Instead, as Goethe said, “Let everyone sweep in front of [their] own door, and the whole world will be clean.” Stop focusing on Trump, and his constant vomiting of shit. You can’t control what he does (especially if you’re Canadian!). Don’t let him characterize the rest of the world for you.

Choose causes on the international front that interest you, and have a chance to make change, and put your efforts there. Turn your attention to what’s right in front of you, the people, the places, and the events that are happening that you CAN control, just by bringing a positive presence.

Keyboard warriorhood against issues that you can’t change does nothing, but getting up, and sweeping in front of your own door will help the whole world become clean.

Cultivate The Life You’ll Be Proud of On Your Death Bed

When you are on your death bed, what are the things in your life that you’re going to be most proud, happy, and satisfied with?

Will it be your house, cars, designer furniture?

Or will it be your adventures, experiences, and connections?

What if you were given the news that you only had 24 hours to live?

Would you be satisfied with what you cultivated within your life?

Would there be things you wished you had done with your life but never got around to?

Are there places you wish you had visited?

Conversations you wished you had?

Talents you wished you had fostered?

People you told you loved?

Conflicts that you wished you’d let go of?

People always seem to wait til “later” to get what they want from life. Or there’s an excuse for NOT doing what you want in life. Think about the fragility of life, and the privilege of having this blank slate ahead of us.

When it’s your time (hopefully old, and after a good long life), will you be happy with the mastery of your own ship of life?

Cultivate your OWN life NOW. Plant your seeds. Let them harvest. Leave this world with a smile when it’s your time, because you know you did the very best with your gift of life.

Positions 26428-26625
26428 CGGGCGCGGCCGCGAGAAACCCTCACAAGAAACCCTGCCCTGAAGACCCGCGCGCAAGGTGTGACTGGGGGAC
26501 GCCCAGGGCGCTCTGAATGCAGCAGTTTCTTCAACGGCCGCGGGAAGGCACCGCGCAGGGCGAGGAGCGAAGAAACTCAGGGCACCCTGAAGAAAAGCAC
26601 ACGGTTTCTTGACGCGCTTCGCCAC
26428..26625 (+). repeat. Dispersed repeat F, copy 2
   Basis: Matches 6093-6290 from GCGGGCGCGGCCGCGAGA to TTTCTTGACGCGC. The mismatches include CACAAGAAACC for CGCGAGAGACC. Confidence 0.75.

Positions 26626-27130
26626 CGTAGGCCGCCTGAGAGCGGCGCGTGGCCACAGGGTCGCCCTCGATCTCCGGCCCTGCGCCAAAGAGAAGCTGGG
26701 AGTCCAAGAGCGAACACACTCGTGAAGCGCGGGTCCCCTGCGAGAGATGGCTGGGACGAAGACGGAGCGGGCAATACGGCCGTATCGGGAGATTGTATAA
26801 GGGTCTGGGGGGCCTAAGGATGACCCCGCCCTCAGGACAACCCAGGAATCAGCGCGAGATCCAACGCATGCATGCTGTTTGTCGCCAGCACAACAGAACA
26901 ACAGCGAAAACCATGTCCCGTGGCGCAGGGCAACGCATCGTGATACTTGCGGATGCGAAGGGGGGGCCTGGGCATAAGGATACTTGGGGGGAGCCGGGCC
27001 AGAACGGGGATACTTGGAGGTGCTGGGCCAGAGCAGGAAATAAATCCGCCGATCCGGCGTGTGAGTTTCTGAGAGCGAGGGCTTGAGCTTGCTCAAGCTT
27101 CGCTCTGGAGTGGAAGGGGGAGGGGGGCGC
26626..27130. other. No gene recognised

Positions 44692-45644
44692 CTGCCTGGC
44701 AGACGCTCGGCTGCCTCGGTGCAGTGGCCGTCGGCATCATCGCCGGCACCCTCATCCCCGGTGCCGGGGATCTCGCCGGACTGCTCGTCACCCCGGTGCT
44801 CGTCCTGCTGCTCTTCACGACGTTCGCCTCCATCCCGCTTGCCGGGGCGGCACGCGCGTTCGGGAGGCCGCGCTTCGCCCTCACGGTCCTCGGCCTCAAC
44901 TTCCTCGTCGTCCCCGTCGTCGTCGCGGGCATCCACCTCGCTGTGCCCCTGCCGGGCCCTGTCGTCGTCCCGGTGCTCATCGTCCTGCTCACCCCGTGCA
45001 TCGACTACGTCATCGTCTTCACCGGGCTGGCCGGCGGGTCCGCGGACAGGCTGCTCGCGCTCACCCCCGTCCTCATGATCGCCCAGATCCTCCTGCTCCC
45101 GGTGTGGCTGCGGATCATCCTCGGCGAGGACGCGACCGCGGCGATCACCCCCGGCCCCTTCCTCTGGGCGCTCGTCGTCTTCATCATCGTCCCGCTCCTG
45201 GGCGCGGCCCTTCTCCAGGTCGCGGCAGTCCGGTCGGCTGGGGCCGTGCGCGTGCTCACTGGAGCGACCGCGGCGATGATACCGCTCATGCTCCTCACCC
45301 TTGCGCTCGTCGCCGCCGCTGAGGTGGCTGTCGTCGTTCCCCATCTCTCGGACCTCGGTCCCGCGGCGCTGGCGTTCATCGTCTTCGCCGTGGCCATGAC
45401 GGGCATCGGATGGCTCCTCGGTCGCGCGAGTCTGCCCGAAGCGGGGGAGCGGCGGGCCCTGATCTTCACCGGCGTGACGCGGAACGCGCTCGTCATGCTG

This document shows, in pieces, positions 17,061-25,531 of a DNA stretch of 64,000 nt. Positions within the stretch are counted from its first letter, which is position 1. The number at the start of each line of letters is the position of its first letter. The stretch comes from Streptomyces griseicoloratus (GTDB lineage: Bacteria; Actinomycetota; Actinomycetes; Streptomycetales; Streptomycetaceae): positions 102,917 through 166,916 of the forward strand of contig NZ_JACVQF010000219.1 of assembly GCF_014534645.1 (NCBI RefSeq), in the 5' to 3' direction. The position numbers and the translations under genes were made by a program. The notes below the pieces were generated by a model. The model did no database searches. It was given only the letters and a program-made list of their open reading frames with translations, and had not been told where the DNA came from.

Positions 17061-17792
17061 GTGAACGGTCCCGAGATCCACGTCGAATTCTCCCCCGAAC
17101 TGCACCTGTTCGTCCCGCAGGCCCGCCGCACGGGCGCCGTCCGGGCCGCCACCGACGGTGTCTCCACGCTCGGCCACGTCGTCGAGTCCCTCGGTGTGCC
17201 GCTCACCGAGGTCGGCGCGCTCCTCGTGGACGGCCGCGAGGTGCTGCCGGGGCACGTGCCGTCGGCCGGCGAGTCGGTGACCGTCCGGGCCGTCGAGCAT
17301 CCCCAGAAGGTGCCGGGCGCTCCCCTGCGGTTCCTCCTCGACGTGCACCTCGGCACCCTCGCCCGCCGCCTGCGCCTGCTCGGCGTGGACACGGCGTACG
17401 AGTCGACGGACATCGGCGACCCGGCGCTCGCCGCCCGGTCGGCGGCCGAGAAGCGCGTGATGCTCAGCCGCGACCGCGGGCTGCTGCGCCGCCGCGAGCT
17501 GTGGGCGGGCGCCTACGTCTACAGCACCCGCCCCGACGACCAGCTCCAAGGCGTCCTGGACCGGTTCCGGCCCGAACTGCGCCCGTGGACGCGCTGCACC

My Fucked Up Family True Crime Story

DISCLAIMER: This is an awful story, but it is going to be submitted to the My Favorite Murder podcast soon. It’s a dark and macabre story from within my own family that gives me goosebumps. For people who don’t like true crime or morbidity, move on. For those who thrive off true crime stories, read on.
 
It was the 1970s, and she (“she” being a cousin by adoption/weirdness within my family) had gotten herself into quite the amount of trouble. Despite being a loved, and lovely young woman, she had fallen into a sketchy crowd, gotten into drugs, and had an extremely abusive boyfriend that made her life miserable.
 
They were driving down a country road in a truck, at top speeds, like teenagers do. Having a good time, hanging out the back of the truck, hooting and hollering. All of the sudden she was gone.
 
Her body was flung out of the truck and onto the dirt road at top speeds.
 
She had died from suicide. Her relationship, and the mental torment that she had gone through had whittled her down. She saw no hope, and saw her opportunity — a life lost too early.
 
My parents, who were living in Alberta at the time, came home to Sarnia to see the young, beautiful, tortured soul laid to rest.